More recently, my relationship to CanLit took a new direction as I was exposed to LibriVox through an entry on YulBlogger Patrick Tanguay’s i never knew blog. LibriVox is a website dedicated to audio recordings of Public Domain works. Thankfully, the site has a podcast through which MP3 version of the audio recordings of complete works are being distributed. A bit like “books on tape” but in “free as in beer” and “free as in speech” form. Ideal for the commuter.
The first work to which I listened was Oscar Wilde’s three act The Importance of Being Earnest. Obviously, I knew of Wilde’s work. I did expect that, one day, I would read some of his work. But I never did. Too busy. Books are inconvenient to carry if you’re not sure you will read them. I have other things to read anyway. Electronic books can be really neat and I did read complete works on a PalmOS device, but I wouldn’t really have thought of reading Wilde like that. Listening to some of Wilde’s work while commuting or working turned out to be ideal. The voices themselves made the experience even more enjoyable. The time-shifting nature of the podcast meant that I was free to listen to those recordings as I chose while the shuffle function of my Digital Audio Jukebox meant that those recordings would come at unscheduled intervals. All in all, my LibriVox experience has been a very pleasurable one, in the past few weeks.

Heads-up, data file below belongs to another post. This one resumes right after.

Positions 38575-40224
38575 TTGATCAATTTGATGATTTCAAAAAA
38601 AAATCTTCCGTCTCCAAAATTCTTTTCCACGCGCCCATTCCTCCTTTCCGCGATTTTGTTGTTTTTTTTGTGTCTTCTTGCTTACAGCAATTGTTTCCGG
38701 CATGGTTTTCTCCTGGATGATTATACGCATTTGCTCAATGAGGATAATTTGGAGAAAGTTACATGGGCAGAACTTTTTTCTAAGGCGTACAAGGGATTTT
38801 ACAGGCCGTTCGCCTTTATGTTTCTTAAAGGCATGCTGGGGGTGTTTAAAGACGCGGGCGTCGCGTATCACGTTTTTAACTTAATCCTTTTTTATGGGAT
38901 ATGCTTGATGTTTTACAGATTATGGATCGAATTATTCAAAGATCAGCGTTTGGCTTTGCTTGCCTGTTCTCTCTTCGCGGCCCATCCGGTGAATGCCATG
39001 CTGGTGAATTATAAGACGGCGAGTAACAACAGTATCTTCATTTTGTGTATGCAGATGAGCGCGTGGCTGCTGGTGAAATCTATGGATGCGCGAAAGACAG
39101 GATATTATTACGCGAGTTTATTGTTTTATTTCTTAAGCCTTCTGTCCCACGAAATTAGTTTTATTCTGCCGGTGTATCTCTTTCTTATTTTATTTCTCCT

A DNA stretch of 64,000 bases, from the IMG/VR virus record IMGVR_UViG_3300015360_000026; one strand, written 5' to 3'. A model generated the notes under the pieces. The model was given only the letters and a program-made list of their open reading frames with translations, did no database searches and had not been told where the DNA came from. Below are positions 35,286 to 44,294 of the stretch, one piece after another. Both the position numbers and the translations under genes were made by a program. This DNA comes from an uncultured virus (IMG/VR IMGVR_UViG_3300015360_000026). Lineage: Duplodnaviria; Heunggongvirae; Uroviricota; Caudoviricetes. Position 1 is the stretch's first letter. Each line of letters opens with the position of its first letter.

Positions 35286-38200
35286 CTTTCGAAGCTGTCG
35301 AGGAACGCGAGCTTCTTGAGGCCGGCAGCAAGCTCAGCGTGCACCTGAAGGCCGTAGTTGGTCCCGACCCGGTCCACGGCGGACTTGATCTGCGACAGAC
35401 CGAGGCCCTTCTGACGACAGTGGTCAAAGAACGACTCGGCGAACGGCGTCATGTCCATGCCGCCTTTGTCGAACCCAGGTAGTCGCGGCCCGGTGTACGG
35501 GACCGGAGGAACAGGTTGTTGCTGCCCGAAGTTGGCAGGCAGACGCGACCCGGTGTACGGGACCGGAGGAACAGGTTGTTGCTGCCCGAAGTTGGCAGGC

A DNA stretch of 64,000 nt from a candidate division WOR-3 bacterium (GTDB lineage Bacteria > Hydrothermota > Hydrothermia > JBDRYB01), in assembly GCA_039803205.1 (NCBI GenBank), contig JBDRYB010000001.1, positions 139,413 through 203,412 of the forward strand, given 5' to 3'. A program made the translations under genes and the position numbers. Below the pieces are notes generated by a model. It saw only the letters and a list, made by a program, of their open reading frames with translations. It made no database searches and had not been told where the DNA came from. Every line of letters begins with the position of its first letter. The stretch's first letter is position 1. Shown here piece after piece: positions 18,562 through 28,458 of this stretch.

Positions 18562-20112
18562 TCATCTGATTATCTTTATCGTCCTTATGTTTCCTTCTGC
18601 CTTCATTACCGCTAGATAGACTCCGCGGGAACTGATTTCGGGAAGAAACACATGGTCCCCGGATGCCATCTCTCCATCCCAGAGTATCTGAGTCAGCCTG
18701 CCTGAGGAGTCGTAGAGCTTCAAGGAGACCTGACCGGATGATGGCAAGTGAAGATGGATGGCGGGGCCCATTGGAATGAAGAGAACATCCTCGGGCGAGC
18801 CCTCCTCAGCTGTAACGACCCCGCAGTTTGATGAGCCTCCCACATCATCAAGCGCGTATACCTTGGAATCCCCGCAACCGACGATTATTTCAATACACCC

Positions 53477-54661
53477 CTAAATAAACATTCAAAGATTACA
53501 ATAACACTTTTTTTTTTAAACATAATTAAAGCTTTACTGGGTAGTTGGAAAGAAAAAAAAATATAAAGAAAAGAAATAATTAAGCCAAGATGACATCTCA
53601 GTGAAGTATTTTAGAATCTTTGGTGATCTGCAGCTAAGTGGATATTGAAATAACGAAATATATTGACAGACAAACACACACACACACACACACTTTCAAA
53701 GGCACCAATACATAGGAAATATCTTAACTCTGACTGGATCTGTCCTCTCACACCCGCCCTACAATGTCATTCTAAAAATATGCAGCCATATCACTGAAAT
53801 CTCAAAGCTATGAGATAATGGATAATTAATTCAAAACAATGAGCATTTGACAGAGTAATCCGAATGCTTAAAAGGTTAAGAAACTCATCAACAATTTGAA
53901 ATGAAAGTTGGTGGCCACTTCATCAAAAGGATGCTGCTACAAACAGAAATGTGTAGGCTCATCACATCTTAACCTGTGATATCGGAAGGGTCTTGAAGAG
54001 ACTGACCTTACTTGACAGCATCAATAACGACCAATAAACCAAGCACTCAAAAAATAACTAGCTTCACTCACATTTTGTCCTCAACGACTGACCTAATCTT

What does it have to do with CanLit, you ask? Or maybe you guessed it. The subsequent work to be distributed in the LibriVox podcast was an admirable piece of CanLit that is having a rather positive effect on me: Sunshine Sketches of a Little Town by Stephen Leacock.
If people think of Robertson Davies as an oldie, Leacock is an ancestor. Which doesn’t mean that he should be dismissed, of course. My immediate reaction to hearing Leacock’s preface, with all its cynicism about academia, was similar to that of someone meeting an estranged cousin.
Further on through the book, I noticed very significant connections between Leacock’s writing and that of Robertson Davies. I started thinking that either Robertson Davies was deeply influenced by Leacock or that both of them were displaying something common to CanLit in general. Given the fact that Robertson Davies wrote about Stephen Leacock, the direct influence hypothesis seems to hold. But given the fact that many Canadian writers , including Robertson Davies, have received the Stephen Leacock Memorial Award for Humour, there might be some broader connection throughout Canadian literature, at least in the part that has to do with humour.
Nice that there is still such a thing as the Public Domain.
3 thoughts on “Discovering CanLit”
Thanks for the comment.
Some of his work does seem to give insight about those changes. To me, both Robertson Davies and Stephen Leacock display the type of respect for human beings that goes above polarization. As a naïve humanist myself, I feel I can relate. Not that either of them was unbiased in their (social) politics. But that they could look beyond those differences to notice the human mosaic.
Can’t get much more Canadian than the mosaic.
Robertson Davies taps into that pre-multicultural Toronto vibe — the class struggle between Old Money and Upstarts, with the uneasy presentiment that the old order is drawing to an end. I love him too, though.